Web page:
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The Dalai Lama at 76

posted Jul 6, 2011, 5:53 PM by The Tibetan Political Review   [ updated Aug 30, 2011, 1:43 PM ]
 

By the Editorial Board of The Tibetan Political Review
 
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His Holiness the 14th Dalai Lama of Tibet celebrated His 76th birthday today, July 6, in Washington, DC.  Born in 1935 in the Amdo region of Eastern Tibet, Lhamo Dhondup was recognized as the 14th Dalai Lama in 1937 and received the name Jetsun Jamphel Ngawang Lobsang Yeshe Tenzin Gyatso (usually shortened to Tenzin Gyatso).  His Holiness was enthroned and received full temporal authority in November 1950, at age 15, while Tibet was already under invasion by the People’s Republic of China.  After a rebellion broke out in Tibet against Chinese rule, His Holiness was forced to flee into exile in 1959 in order to avoid being made a puppet of the Chinese Communist Party.  His Holiness has remained in exile since then and attempted to negotiate a resolution to the plight of the Tibetan people, but so far the Chinese Government has rejected all offers by the Dalai Lama and refuses to discuss the political status of Tibet or even the issue of human rights for the Tibetan people. 

In Washington, DC today, thousands of people came out to celebrate His Holiness’ birthday and honor His many achievements.  These included not only Tibetans living in North America but thousands of other people, including American citizens, Mongolians, Indians (South Asians), Nepalese, Kalmyks, Bhutanese, Vietnamese, Japanese, and even Chinese.  Across the globe, Tibetans celebrated His Holiness’ birthday with long life prayers, cultural shows, and lively celebrations.  The birthday of the Dalai Lama is an extremely important and auspicious date in Tibetan culture.  However, the only places where public celebrations of the Dalai Lama’s birthday are expressly not permitted are Tibet, China, and Nepal (the latter due to strong Chinese influence).
 

HH the Dalai Lama with Mr Arun Gandhi (L) and Mr Martin Luther King III (R)
at the Verizon Center, Washington, DC (OHHDL/Tenzin Choejor)
 
The Chinese Government does not allow Tibetans inside Tibet to publicly celebrate His Holiness’ birthday.  In fact, Tibetans have been imprisoned for celebrating His birthday, saying long life prayers for the Dalai Lama, displaying the Dalai Lama’s image and spreading His Holiness’ teachings.   For now, Tibetans inside Tibet must celebrate His Holiness’ birthday in secret or only in their hearts.  China has branded the Dalai Lama as a separatist criminal and made any showing of reverence or respect towards His Holiness a serious crime (incongruously, China has also said the Dalai Lama is welcome back if he gives up independence and recognizes Tibet and Taiwan as part of China).

Since the 1980s, His Holiness has attempted to negotiate a resolution of the issue of Tibet that would allow for Chinese sovereignty over Tibet but with internal autonomy for Tibetans.  China has ignored and then outright rejected these offers from the Dalai Lama.   Indeed, China has said that all talks with His Holiness’ representatives have not been about the political status of Tibet but merely about the conditions in which the Dalai Lama may return and the Dalai Lama’s private status.  China refuses to consider any offers from the Dalai Lama to allow genuine autonomy for Tibet and steadfastly claims Tibetans are happy under Chinese rule, despite evidence to the contrary.  However, China ignores the Dalai Lama and the situation in Tibet at their own peril.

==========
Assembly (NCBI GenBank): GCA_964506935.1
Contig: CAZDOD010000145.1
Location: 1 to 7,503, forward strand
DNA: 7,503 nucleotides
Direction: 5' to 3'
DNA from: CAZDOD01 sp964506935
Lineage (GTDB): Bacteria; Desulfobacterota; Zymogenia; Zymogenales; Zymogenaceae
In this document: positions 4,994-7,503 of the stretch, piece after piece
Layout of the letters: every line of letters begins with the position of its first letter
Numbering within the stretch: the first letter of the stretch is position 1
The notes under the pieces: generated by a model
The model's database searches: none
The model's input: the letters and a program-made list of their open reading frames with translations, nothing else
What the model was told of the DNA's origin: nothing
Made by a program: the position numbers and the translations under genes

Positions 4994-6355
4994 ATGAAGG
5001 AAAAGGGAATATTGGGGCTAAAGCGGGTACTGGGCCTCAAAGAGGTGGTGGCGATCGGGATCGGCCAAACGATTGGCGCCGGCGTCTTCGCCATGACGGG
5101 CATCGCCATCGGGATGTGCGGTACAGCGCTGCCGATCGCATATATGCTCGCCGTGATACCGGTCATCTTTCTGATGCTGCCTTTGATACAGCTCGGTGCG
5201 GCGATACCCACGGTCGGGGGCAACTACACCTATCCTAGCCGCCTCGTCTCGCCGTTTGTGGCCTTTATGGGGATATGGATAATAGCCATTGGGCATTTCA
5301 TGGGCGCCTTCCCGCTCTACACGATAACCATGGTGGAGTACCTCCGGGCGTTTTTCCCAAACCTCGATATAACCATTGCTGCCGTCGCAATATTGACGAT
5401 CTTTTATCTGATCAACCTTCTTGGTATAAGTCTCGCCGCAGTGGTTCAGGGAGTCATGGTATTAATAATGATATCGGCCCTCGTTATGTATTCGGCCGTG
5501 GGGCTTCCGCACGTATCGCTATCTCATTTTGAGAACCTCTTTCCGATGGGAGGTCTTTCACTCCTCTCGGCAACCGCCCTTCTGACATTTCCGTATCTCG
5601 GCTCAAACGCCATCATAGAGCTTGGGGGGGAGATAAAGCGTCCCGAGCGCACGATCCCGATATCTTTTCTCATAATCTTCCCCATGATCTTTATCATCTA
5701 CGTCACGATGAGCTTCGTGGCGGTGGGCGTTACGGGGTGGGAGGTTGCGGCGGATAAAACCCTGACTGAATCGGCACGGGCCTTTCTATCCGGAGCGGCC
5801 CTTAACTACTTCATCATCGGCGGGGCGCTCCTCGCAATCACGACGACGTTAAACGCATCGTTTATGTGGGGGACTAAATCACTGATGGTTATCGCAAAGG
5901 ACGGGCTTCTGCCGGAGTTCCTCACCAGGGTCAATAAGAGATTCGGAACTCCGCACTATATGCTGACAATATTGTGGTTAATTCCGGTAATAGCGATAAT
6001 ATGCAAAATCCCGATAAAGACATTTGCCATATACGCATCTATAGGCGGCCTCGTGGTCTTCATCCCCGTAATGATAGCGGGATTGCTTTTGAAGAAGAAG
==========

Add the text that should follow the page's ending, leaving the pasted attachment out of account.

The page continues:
Since the 1950s, the Tibetan people have time and time again risen up in defiance against Chinese occupation.    The most recent major uprising was in 2008 when thousands of Tibetans from many different walks of life demonstrated throughout the Tibetan Plateau against Chinese repression and called for the return of the Dalai Lama to Tibet and freedom for Tibet.   Demonstrations for Tibetan freedom and for the Dalai Lama’s return continue in Tibet to this day, with the most recent disturbances having been in Amdo Ngaba (Ch: Aba) and Kardze, Kham, (Ch: Ganzi), both in Eastern Tibet and outside the so-called Tibetan Autonomous Region (TAR).   These Tibetans are not calling for autonomy but for Tibetan independence.  The more China represses the Tibetan people and the more they verbally attack His Holiness and prohibit Tibetans from revering Him, the stronger is the Tibetan desire for full separation from China.  It is a vicious cycle where repression leads to resistance which leads to more repression and even more resistance.

While millions of people around the world respect His Holiness as a spiritual leader and while six million Tibetans consider His Holiness their spiritual and temporal leader, China vilifies the Dalai Lama in their media and in government circles.  China’s actions only increase the distrust Tibetans have of the Chinese Government and inflame the Tibetan desire for freedom.  Many experts believe China’s plan is to wait for the 14th Dalai Lama to pass away, appoint their own puppet Dalai Lama, and hope the Tibetan problem will die with the Dalai Lama.   Ironically, His Holiness is probably the only one who can truly negotiate on behalf of the Tibetan people and obtain a peaceful resolution.  China’s failure to view His Holiness as the source of a resolution, rather than as a problem or an obstacle, will mean Tibet’s suffering will continue for many years to come and consequently, instability in Tibet will only increase and uprisings will continue until Tibet is truly free.




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